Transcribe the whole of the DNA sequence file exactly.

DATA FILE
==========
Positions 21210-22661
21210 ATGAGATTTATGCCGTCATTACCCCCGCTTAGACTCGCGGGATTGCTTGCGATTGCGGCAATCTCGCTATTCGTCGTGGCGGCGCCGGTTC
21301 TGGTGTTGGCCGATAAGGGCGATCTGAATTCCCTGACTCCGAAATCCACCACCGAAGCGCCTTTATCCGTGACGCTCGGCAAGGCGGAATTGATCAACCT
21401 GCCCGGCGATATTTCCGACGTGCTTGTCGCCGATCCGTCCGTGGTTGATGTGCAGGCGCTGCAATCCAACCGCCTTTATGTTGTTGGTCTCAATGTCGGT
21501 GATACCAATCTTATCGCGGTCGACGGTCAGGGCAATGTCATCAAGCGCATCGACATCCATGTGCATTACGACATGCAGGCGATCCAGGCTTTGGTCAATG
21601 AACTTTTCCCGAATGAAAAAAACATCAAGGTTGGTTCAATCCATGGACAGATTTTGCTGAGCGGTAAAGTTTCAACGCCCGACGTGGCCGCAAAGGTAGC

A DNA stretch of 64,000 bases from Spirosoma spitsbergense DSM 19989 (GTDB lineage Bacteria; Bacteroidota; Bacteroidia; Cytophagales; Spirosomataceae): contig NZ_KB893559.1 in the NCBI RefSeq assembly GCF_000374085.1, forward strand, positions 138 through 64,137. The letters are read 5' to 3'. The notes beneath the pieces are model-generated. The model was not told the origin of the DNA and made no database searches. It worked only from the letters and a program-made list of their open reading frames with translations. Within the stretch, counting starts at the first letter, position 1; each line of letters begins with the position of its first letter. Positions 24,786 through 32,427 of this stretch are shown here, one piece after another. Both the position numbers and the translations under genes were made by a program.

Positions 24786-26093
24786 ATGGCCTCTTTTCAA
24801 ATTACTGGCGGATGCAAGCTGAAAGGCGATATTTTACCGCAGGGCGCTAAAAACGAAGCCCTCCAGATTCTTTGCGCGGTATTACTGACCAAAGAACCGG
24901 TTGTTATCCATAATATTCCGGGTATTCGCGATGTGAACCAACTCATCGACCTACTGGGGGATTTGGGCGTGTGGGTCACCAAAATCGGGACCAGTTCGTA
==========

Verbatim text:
Positions 21210-22661
21210 ATGAGATTTATGCCGTCATTACCCCCGCTTAGACTCGCGGGATTGCTTGCGATTGCGGCAATCTCGCTATTCGTCGTGGCGGCGCCGGTTC
21301 TGGTGTTGGCCGATAAGGGCGATCTGAATTCCCTGACTCCGAAATCCACCACCGAAGCGCCTTTATCCGTGACGCTCGGCAAGGCGGAATTGATCAACCT
21401 GCCCGGCGATATTTCCGACGTGCTTGTCGCCGATCCGTCCGTGGTTGATGTGCAGGCGCTGCAATCCAACCGCCTTTATGTTGTTGGTCTCAATGTCGGT
21501 GATACCAATCTTATCGCGGTCGACGGTCAGGGCAATGTCATCAAGCGCATCGACATCCATGTGCATTACGACATGCAGGCGATCCAGGCTTTGGTCAATG
21601 AACTTTTCCCGAATGAAAAAAACATCAAGGTTGGTTCAATCCATGGACAGATTTTGCTGAGCGGTAAAGTTTCAACGCCCGACGTGGCCGCAAAGGTAGC

A DNA stretch of 64,000 bases from Spirosoma spitsbergense DSM 19989 (GTDB lineage Bacteria; Bacteroidota; Bacteroidia; Cytophagales; Spirosomataceae): contig NZ_KB893559.1 in the NCBI RefSeq assembly GCF_000374085.1, forward strand, positions 138 through 64,137. The letters are read 5' to 3'. The notes beneath the pieces are model-generated. The model was not told the origin of the DNA and made no database searches. It worked only from the letters and a program-made list of their open reading frames with translations. Within the stretch, counting starts at the first letter, position 1; each line of letters begins with the position of its first letter. Positions 24,786 through 32,427 of this stretch are shown here, one piece after another. Both the position numbers and the translations under genes were made by a program.

Positions 24786-26093
24786 ATGGCCTCTTTTCAA
24801 ATTACTGGCGGATGCAAGCTGAAAGGCGATATTTTACCGCAGGGCGCTAAAAACGAAGCCCTCCAGATTCTTTGCGCGGTATTACTGACCAAAGAACCGG
24901 TTGTTATCCATAATATTCCGGGTATTCGCGATGTGAACCAACTCATCGACCTACTGGGGGATTTGGGCGTGTGGGTCACCAAAATCGGGACCAGTTCGTA